Mike Pompeo speaking with arms raised (© Jeff Chiu/AP Images)
Secretary of State Michael R. Pompeo during a January 13 speech in San Francisco (© Jeff Chiu/AP Images)

U.S. Secretary of State Michael R. Pompeo outlined the rewards and the risks for companies doing business in a country controlled by the Chinese Communist Party.

“We want to create conditions so that you can do so on a level playing field, in the spirit of respect between our two nations,” Pompeo told a group of high-tech companies in Silicon Valley on January 13. “But defending freedom and national security isn’t just the government’s job; it’s one for each and every citizen.”

U.S. government agencies are taking steps to prevent the Chinese military from turning American innovation against the U.S. and its allies, Pompeo said, adding that any new trade deal with China will include protections against intellectual property theft.

Private companies in the U.S. and abroad should take similar steps.

“[W]e need to make sure that our companies don’t do deals that strengthen a competitor’s military or tighten the regime’s grip of repression in parts of that country,” the secretary said in his speech to the Silicon Valley Leadership Group in San Francisco. “We need to make sure American principles aren’t sacrificed for prosperity.”

Through a policy called “military-civil fusion,” the Chinese Communist Party is taking advantage of the freedoms that drive innovation and stealing others’ technology, Pompeo said. Nearly all of the FBI’s 1,000 open investigations into intellectual property theft are linked to China, he added.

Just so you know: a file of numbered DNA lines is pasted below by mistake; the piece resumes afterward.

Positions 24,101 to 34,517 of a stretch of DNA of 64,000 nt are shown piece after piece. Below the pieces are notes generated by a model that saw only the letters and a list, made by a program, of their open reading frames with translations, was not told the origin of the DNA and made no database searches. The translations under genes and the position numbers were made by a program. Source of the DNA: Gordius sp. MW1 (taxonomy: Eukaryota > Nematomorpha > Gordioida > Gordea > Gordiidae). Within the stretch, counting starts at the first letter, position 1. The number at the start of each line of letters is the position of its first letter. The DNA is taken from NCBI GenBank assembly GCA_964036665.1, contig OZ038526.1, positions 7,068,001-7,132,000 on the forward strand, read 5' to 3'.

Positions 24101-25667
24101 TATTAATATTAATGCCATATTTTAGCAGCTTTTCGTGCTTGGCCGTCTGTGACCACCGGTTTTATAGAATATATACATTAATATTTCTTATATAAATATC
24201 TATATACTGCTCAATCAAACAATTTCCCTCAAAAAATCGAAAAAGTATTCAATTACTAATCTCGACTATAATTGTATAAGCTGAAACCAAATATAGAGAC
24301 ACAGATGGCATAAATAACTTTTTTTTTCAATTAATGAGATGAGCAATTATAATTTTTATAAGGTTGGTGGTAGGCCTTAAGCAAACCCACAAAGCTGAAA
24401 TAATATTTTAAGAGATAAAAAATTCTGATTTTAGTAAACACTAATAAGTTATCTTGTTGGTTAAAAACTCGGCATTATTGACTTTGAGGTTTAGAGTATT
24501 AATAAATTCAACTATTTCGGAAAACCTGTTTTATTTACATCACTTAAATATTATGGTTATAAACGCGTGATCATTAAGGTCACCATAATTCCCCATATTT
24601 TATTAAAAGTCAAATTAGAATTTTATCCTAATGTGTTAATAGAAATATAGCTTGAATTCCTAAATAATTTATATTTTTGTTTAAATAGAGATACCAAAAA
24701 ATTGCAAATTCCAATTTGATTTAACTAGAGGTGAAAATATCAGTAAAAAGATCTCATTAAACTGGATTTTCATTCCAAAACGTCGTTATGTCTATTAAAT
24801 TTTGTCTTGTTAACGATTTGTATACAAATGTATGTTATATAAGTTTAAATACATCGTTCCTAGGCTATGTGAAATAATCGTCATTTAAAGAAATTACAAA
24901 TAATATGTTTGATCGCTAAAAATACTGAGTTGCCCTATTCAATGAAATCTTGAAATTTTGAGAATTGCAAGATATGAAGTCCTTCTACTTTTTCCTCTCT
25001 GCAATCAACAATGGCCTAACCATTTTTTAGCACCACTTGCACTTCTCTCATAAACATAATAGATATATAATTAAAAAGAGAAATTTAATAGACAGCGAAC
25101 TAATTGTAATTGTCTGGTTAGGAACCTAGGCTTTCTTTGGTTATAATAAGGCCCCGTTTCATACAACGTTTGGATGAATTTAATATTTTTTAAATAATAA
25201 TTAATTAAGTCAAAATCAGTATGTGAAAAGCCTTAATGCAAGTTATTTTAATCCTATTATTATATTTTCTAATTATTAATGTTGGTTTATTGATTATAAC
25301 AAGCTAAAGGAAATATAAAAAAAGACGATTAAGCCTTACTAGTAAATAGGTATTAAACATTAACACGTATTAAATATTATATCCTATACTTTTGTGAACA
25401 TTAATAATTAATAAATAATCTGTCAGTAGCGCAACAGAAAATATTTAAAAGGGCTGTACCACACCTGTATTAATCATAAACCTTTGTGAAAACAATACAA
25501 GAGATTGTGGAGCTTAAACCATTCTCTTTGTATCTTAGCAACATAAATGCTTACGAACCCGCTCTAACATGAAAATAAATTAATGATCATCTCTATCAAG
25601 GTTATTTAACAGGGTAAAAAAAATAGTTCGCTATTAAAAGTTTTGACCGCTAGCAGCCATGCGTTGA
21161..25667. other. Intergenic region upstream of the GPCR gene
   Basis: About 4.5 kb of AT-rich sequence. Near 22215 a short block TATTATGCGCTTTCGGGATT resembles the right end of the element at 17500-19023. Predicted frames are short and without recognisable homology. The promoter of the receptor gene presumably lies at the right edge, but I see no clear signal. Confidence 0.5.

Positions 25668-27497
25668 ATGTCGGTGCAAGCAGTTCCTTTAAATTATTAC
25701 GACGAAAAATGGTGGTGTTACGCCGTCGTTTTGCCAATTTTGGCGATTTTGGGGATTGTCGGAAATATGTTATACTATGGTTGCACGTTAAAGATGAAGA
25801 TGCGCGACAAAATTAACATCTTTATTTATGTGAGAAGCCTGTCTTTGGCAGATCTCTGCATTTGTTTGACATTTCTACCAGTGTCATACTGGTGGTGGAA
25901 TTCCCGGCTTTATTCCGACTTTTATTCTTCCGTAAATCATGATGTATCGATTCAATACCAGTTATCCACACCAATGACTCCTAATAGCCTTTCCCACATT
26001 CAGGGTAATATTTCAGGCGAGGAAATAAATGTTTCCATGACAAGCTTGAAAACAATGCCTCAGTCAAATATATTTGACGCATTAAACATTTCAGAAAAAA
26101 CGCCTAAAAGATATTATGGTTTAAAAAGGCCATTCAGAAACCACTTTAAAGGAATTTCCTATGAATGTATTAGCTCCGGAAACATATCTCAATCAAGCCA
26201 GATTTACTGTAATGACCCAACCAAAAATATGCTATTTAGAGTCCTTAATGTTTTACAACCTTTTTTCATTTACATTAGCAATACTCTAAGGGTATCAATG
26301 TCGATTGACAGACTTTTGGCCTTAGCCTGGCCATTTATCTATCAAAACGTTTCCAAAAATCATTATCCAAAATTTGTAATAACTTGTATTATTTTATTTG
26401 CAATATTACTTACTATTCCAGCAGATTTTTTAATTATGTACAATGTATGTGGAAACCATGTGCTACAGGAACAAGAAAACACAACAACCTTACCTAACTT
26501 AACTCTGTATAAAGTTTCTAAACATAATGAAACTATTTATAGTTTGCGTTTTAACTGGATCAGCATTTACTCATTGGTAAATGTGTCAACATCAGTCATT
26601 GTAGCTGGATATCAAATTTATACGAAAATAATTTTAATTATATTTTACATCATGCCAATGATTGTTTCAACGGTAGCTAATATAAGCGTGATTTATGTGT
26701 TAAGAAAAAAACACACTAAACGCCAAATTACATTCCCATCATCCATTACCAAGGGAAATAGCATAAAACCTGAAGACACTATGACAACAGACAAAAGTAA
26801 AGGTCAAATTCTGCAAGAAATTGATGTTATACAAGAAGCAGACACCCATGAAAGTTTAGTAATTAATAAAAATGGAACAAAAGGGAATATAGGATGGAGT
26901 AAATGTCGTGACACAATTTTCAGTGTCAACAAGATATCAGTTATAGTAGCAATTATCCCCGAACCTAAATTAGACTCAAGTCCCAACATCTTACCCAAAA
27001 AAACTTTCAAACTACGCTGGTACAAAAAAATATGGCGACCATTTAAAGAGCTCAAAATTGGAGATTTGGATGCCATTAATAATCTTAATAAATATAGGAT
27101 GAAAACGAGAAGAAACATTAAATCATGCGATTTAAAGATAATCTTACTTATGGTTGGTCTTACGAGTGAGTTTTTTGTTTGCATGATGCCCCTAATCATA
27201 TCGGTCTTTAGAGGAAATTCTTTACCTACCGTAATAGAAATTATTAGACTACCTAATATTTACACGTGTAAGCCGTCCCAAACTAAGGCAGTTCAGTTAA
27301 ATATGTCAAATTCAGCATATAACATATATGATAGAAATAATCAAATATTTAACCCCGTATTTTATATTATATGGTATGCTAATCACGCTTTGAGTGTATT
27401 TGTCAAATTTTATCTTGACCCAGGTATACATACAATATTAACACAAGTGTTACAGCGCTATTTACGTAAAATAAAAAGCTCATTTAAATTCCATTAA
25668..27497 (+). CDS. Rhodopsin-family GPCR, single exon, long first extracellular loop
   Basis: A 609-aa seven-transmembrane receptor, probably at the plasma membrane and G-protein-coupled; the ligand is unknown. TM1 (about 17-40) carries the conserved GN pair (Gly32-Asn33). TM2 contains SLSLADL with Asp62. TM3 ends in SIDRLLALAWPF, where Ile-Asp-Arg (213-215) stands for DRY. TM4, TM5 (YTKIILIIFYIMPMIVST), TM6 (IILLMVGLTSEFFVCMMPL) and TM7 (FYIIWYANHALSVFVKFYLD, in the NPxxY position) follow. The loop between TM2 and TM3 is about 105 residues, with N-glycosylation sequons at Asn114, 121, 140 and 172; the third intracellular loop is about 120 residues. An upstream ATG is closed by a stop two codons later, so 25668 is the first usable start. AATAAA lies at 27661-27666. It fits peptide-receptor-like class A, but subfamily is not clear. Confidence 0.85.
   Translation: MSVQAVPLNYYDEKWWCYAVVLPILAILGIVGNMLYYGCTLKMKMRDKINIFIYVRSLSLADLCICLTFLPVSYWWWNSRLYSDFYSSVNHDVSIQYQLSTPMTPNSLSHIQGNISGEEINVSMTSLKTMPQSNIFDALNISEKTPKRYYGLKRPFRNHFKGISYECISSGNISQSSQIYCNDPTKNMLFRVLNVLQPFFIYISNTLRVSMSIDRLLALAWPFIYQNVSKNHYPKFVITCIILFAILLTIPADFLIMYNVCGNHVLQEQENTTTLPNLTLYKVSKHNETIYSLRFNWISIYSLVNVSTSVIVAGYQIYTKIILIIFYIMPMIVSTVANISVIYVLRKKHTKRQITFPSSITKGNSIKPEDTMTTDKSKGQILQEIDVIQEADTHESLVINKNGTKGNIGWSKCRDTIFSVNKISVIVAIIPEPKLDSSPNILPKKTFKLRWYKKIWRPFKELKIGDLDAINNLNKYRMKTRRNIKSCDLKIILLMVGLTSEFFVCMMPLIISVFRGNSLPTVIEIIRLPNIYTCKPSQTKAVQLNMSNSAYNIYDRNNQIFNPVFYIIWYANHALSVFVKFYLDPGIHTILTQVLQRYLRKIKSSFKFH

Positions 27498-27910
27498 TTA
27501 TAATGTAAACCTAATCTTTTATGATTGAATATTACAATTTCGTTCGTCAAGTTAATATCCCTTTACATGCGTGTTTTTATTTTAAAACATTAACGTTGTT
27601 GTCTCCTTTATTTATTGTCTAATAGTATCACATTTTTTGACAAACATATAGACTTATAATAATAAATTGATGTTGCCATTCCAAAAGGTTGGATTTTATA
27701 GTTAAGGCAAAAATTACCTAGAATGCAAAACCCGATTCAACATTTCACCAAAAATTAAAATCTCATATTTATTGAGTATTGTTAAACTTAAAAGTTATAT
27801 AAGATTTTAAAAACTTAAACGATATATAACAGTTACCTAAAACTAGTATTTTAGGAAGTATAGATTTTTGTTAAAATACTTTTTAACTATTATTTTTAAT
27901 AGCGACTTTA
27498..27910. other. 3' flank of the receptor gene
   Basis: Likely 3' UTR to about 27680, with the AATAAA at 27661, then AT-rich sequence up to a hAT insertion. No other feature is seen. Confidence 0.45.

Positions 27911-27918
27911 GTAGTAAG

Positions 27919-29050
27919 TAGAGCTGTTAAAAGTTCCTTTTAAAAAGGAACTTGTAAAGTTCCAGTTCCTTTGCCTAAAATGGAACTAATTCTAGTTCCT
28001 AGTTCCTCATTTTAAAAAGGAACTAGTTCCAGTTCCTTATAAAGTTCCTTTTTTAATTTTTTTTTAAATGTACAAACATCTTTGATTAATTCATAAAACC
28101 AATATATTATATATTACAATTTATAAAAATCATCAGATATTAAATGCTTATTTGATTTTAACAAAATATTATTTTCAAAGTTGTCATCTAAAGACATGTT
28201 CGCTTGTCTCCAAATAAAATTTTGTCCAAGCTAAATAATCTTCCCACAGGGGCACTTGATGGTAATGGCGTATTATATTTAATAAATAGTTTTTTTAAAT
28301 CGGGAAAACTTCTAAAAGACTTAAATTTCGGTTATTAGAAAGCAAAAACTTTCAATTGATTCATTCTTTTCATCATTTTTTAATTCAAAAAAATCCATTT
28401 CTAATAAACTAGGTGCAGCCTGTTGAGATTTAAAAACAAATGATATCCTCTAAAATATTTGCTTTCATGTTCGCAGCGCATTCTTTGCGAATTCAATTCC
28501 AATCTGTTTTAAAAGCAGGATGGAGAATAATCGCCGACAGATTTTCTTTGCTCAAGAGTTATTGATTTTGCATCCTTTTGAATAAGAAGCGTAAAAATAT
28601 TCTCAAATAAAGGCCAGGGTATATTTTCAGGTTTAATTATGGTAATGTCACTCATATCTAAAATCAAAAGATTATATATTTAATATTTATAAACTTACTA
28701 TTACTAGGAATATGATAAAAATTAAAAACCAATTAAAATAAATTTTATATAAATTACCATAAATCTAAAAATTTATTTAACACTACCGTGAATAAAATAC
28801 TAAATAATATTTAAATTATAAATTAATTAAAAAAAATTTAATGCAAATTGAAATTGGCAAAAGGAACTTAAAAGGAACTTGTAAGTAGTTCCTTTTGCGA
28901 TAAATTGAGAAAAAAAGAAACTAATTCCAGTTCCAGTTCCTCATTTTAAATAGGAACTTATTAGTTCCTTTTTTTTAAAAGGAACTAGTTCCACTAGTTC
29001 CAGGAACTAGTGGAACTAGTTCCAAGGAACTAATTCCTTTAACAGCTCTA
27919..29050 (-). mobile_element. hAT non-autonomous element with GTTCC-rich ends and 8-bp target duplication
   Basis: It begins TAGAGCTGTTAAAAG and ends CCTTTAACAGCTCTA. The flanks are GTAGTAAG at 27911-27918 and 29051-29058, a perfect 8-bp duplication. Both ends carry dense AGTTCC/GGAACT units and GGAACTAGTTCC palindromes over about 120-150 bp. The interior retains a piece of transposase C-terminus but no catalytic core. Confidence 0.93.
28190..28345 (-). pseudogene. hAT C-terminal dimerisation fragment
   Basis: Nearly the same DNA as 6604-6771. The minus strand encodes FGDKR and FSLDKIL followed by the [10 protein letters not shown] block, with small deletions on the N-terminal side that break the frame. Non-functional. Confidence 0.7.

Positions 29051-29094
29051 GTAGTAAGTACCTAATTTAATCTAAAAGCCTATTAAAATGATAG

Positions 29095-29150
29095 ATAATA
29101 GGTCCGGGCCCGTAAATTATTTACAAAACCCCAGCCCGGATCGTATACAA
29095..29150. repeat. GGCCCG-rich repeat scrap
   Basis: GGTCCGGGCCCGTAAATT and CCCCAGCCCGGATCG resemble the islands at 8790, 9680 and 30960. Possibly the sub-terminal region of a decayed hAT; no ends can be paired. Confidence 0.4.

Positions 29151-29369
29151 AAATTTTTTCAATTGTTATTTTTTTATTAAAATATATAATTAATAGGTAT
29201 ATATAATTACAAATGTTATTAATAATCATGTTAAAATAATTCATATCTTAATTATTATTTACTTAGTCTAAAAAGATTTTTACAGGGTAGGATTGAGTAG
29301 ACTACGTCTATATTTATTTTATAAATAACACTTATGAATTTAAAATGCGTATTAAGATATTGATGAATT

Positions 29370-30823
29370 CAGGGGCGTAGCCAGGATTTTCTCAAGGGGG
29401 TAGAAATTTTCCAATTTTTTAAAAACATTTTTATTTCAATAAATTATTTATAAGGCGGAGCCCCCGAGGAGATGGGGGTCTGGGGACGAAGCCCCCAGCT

Pompeo said President Trump has taken action to confront China’s theft and predatory economic practices, and is demanding respect and reciprocity. The U.S., for example, has applied greater scrutiny to technology exports that could have military use.

The U.S. has also notified other nations of the security and privacy risks from letting Chinese companies, such as Huawei, construct 5G telecommunication networks in their countries.

Companies should know the businesses they partner with, and educate executives and staff on the risks of collaborating with Chinese businesses. But Pompeo said companies’ business ventures in China can succeed under the right circumstances.

“Your companies are built on the ethos of bringing good things to your fellow man, and I know you’ll get it right,” he told the high-tech business leaders.